I will only add, that the want of love to Christ, will be destructive of religion here, and happiness hereafter.

I say,

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This one defect destroys the excellency and life of all religion. It is like a worm at the root, that spoils the sap; or a little leaven, which renders the whole lump distasteful.“ Though I speak,” says the Apostle, “ with the tongue of men and angels, and have not love, I am become as sounding brass or a tinkling cymbal: and though I have the gift of prophecy, and understand all mysteries, and all knowledge, and though I have all faith, so that I could remove mountains, and have not love, I am nothing.” Other graces without this are either common or counterfeit. Without love, faith is dead, repentance legal, fear slavish; and all duties void of this principle are vain; not more acceptable to God, than cutting off a dog's head, or offering the blood of a swine. As to future happiness, heaven is a place of love; and to entertain one person there who is not a lover of Christ, would disturb the order, and break the harmony, of that blessed society. He would have no capacity for their work, or their pleasures. A perfect mute might as well sing the most melodious notes, or a carcase perform all the functions of life, as one who loves not

the Lord Jesus Christ, be happy in heaven. . . Thus have I suggested what I intended from this interesting and awful subject.' Perhaps you were ready to wonder, why I should use so many arguments to induce you to love the Lord Jesus Christ. “ Do we not all love him, (you are ready to say,) and depend upon him for salvation ?" Would to God you were indeed all lovers of Christ, and that there were less need, or no need, of arguments and persuasions. But verily, it is not saying, that you love Christ, that

prove it. Many with their lips show much love: but their hearts go after their covetousness. If pretensions would avail, Christ would have disciples enough; and heaven would be crowded with inhabitants. There would be foolish virgins as well as wise: for they also took their lamps, and went forth to meet the bridegroom. There would be Judas as well as Peter; for Judas could say to Christ, “ Hail, Master," and kissed him; though at the very time he was about to betray him to his murderers. But mere professions will not serve. Suppose, however, that you do love him in sincerity, is there no need to have it increased ? I therefore invite you to inquire if you possess a sincere love to Christ; and whether it be languid or lively. For this purpose, I was thinking, at first, of mentioning again the several ways in which this grace discovers itself; and of observing how far we can discern any of them in our selves. Have we any desire after Christ, and delight in him; any zeal for him, or any sympathy with him in his joys and sorrows ? But not to multiply marks, in so plain a case; love to Christ may easily be dis. covered by the current of your thoughts, and the care of your lives.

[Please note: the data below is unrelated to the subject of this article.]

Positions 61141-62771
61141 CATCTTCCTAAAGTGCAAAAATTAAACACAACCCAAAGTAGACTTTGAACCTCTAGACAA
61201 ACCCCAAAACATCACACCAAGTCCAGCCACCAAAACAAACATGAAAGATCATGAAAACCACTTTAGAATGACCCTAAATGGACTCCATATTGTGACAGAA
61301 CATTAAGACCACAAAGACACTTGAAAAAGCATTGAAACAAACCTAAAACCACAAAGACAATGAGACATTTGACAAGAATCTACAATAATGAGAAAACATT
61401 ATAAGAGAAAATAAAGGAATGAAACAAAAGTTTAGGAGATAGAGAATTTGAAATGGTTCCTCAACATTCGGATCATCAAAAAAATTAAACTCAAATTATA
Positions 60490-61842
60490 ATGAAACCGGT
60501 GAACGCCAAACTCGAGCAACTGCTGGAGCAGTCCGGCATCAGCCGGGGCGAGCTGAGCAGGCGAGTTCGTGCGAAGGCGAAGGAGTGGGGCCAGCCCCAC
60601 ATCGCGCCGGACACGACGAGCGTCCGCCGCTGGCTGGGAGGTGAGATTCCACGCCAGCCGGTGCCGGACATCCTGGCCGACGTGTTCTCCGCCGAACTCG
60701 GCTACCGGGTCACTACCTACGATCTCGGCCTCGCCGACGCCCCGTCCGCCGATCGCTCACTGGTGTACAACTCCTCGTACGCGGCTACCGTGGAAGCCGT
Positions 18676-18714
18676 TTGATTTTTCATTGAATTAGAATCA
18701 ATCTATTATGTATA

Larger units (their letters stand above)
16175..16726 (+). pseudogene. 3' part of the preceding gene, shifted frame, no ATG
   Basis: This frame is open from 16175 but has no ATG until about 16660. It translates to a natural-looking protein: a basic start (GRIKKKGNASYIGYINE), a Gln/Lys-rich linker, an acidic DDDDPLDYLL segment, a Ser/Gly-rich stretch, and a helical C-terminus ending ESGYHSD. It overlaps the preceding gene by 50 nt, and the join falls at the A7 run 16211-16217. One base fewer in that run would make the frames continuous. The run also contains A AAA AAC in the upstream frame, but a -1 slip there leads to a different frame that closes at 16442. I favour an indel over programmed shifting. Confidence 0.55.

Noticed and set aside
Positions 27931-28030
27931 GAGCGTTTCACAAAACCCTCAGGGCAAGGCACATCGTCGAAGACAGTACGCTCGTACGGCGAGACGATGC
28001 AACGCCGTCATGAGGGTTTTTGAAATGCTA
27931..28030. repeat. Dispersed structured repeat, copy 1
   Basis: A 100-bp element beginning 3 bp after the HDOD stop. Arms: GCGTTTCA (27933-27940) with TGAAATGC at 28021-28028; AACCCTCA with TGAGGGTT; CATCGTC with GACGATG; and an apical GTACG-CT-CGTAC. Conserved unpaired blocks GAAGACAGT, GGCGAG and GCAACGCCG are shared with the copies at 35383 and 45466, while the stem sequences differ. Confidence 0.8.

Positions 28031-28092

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First, by the current of your thoughts. What persons love, they think much upon; and the pleasant image is continually before them. The miser, let him be where he will, is generally meditating upon his beloved money. The sensualist is thinking of his pleasures; enjoying again in reflection, past scenes, or pleasing himself with schemes of future amusement. If they be diverted for a while by other objects it is a burden to them; and the moment that they are at liberty, their thoughts recur to their